On September 12 2005, Henry was 7 weeks old and had an appointment at the hospital to have a hearing test.

He had failed what was called an echo response test previously, this is a hearing test that all babies have in the first few days of their lives. I was told not to worry as this test can be inaccurate but that I would have to take him to a hospital to do another more definitive test just to be sure.  I wasn’t remotely worried. I was more annoyed than anything else that this was messing up his sleep routine for the day which would mess up my sleep that night.

The audiologists at the hospital checked him and decided to do a more in depth test. Again, no worries, just routine. I left Henry in their capable hands and put more money in the metre to avoid a parking fine. When I left everyone was smiley and chatty and the atmosphere was light.

When I returned, and it is something that will stay with me forever, the atmosphere had completely changed. No-one looked me in the eye, I took Henry back in my arms and I was ushered into a little room to one side.

“We have tested Henry,” said the audiologist. “He is deaf but, don’t worry, some deaf people are getting quite good jobs these days.”

I couldn’t quite process what the man was saying.

I asked if that would change, if his hearing could get any better. “Hearing never improves, it only declines” was his answer.

I asked if he could be mistaken, if we should test again, “No. It won’t change. He is, without doubt, deaf.”

The man was right, Henry is profoundly deaf. That means, unaided, that if an ambulance siren is right next to him, he will still hear nothing. Drums at a concert that we find deafening, all Henry will feel is the thrum of the beat in his chest, nothing through his ears.

Being told my precious tiny baby was deaf felt like being put in a lift and pressing free-fall.

I took Henry back to the car and on my journey home, all I could think of was that he might never be able to share a joke, he might feel isolated, lonely, bitter and frustrated.

Over the next few weeks we tried to gather as much information as possible. His profound deafness was confirmed, we were told he would need hearing aids straight away and, if they didn’t work, there were these things called cochlear implants that might help.

We met a distant relative, a teenage girl who was also deaf. She used sign language, she was in year 11 at the time and she came to have lunch with us.  She confirmed all the fears I had for Henry. We had to communicate with her through her mother. We asked her lots of questions, her mother translated them into sign language, she signed back and her mother told us the answer. This was not the way I wanted Henry to communicate, to have to rely on me all the time. It took all the fun out of the conversation. When this girl went on the train, took a taxi or went into a shop she would write notes to people and they would write back, but there was no rapport, no joke, no connection.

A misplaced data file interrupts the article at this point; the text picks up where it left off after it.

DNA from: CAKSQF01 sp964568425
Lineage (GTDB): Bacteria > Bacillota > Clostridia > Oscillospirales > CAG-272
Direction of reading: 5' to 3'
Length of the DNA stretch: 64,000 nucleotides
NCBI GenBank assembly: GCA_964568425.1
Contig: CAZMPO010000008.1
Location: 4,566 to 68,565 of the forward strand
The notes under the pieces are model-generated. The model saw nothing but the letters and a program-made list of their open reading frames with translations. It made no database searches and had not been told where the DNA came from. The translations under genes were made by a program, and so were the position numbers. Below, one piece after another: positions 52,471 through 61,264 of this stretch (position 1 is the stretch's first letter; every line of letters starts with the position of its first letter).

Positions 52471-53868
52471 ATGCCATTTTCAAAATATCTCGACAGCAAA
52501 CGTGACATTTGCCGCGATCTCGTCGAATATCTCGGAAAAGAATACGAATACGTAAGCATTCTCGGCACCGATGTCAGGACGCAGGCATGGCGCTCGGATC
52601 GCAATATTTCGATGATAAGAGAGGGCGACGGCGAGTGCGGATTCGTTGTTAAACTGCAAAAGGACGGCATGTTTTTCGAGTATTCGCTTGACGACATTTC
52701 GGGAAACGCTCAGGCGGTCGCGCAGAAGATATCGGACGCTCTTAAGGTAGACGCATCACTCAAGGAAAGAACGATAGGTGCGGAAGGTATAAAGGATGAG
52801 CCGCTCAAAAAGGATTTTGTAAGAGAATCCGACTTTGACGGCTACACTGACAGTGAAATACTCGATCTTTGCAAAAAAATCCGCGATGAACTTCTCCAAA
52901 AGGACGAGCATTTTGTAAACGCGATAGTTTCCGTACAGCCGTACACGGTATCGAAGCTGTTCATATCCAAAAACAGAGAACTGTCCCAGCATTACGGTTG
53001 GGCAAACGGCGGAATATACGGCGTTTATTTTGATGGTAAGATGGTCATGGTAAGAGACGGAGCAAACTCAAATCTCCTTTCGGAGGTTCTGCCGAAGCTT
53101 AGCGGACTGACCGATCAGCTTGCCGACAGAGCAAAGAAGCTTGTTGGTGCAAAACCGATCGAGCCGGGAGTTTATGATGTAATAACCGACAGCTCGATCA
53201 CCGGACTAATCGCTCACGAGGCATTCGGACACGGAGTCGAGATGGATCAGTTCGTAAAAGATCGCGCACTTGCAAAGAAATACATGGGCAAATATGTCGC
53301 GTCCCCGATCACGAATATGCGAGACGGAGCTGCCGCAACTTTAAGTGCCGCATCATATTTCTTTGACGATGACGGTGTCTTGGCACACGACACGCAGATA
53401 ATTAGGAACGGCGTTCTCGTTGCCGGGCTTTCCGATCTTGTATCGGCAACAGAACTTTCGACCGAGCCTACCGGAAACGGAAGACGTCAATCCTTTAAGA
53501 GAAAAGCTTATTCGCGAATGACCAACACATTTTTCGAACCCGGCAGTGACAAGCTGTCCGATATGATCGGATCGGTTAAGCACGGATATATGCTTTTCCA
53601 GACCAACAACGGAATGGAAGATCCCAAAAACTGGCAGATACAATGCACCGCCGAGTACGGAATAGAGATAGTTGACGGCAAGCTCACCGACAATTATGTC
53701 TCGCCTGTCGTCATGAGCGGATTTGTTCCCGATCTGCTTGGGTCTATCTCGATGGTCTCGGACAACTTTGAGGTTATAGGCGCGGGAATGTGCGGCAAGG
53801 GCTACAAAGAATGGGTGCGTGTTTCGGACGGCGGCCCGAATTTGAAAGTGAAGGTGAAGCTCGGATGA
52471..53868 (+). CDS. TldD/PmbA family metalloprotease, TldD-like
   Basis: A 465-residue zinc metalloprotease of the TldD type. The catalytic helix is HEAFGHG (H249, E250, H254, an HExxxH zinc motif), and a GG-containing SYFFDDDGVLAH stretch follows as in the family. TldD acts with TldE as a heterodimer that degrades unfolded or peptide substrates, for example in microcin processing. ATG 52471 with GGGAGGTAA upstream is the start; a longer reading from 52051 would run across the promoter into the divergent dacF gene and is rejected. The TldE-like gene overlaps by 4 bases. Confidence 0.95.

In the first few weeks of being told Henry was deaf, I went to countless appointments and called numerous people; friends of friends, parents, professionals, you name it I spoke to them. The name Auditory Verbal UK kept coming up. I went to see them when Henry was three months old. By this time he had been fitted with hearing aids but, because he was growing so fast, they didn’t last long and would start buzzing in his ears. He had to have new ones fitted almost on a weekly basis. The fittings were painful for him and the hearing aids themselves seemed only to irritate.

As time went on it became increasingly clear that hearing aids were not going to be enough for Henry and when he was 14 months old he had his left ear implanted. At this point we started regular visits to Auditory Verbal UK.

They told me that their children were not only acquiring listening and speaking skills quicker than the average, these children were actually catching up their hearing peers and were often matching their abilities by the age of four.

Auditory Verbal UK train parents to make every situation a listening opportunity every waking moment of every day in that child’s life. Going to the park, sitting down to dinner, getting ready to take a bath, going to bed, playing, cooking, reading, absolutely anything that Henry did they trained me to make meaningful in terms of language.

It was hard work, I didn’t really think it would work at first but it did. By the age of four, not only was he matching his hearing peers, he was ahead of most of them.

Henry, aged 13, is now at a mainstream school and has lots of friends. He recently starred as the Artful Dodger in a performance of Oliver! And impressed everyone with his singing.

It will always be harder for him to hear in a busy place, virtually impossible in a noisy restaurant, he will always have equipment on his head that he may be embarrassed about when he is older, but he will be able to express those frustrations, explain them and hold his own in any conversation. And that is because of Auditory Verbal UK.

In fact it would be quite nice to stop him talking sometimes. But the thing I find most miraculous is that now he will have the same opportunities any hearing child. The world is his oyster and Auditory Verbal UK gave that to him.

- Katie, Henry's mum